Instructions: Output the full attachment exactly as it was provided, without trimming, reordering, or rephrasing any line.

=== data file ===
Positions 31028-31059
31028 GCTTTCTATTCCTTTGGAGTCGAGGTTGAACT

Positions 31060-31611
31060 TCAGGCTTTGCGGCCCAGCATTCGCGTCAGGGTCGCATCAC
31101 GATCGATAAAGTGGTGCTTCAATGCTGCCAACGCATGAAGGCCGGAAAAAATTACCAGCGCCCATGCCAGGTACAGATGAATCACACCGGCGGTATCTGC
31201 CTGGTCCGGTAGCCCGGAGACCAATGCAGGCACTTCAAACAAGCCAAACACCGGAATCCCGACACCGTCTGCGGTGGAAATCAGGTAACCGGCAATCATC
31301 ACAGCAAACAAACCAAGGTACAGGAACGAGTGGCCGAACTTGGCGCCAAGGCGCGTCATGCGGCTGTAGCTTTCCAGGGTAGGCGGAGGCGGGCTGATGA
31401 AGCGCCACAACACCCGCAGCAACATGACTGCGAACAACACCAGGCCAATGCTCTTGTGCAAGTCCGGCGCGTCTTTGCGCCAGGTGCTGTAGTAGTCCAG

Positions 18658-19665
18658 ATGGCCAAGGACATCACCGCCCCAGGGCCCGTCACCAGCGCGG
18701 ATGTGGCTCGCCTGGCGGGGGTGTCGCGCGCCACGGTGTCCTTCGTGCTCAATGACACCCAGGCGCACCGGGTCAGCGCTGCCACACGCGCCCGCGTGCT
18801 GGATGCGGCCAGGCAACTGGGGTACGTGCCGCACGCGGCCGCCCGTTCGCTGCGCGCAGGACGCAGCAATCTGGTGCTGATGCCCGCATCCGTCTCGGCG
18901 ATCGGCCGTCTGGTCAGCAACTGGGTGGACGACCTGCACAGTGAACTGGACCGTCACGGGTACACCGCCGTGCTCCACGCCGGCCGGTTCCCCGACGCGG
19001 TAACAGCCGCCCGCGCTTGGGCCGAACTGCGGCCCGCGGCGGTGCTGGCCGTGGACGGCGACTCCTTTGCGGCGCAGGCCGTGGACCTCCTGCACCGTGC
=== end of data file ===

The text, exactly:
Positions 31028-31059
31028 GCTTTCTATTCCTTTGGAGTCGAGGTTGAACT

Positions 31060-31611
31060 TCAGGCTTTGCGGCCCAGCATTCGCGTCAGGGTCGCATCAC
31101 GATCGATAAAGTGGTGCTTCAATGCTGCCAACGCATGAAGGCCGGAAAAAATTACCAGCGCCCATGCCAGGTACAGATGAATCACACCGGCGGTATCTGC
31201 CTGGTCCGGTAGCCCGGAGACCAATGCAGGCACTTCAAACAAGCCAAACACCGGAATCCCGACACCGTCTGCGGTGGAAATCAGGTAACCGGCAATCATC
31301 ACAGCAAACAAACCAAGGTACAGGAACGAGTGGCCGAACTTGGCGCCAAGGCGCGTCATGCGGCTGTAGCTTTCCAGGGTAGGCGGAGGCGGGCTGATGA
31401 AGCGCCACAACACCCGCAGCAACATGACTGCGAACAACACCAGGCCAATGCTCTTGTGCAAGTCCGGCGCGTCTTTGCGCCAGGTGCTGTAGTAGTCCAG

Positions 18658-19665
18658 ATGGCCAAGGACATCACCGCCCCAGGGCCCGTCACCAGCGCGG
18701 ATGTGGCTCGCCTGGCGGGGGTGTCGCGCGCCACGGTGTCCTTCGTGCTCAATGACACCCAGGCGCACCGGGTCAGCGCTGCCACACGCGCCCGCGTGCT
18801 GGATGCGGCCAGGCAACTGGGGTACGTGCCGCACGCGGCCGCCCGTTCGCTGCGCGCAGGACGCAGCAATCTGGTGCTGATGCCCGCATCCGTCTCGGCG
18901 ATCGGCCGTCTGGTCAGCAACTGGGTGGACGACCTGCACAGTGAACTGGACCGTCACGGGTACACCGCCGTGCTCCACGCCGGCCGGTTCCCCGACGCGG
19001 TAACAGCCGCCCGCGCTTGGGCCGAACTGCGGCCCGCGGCGGTGCTGGCCGTGGACGGCGACTCCTTTGCGGCGCAGGCCGTGGACCTCCTGCACCGTGC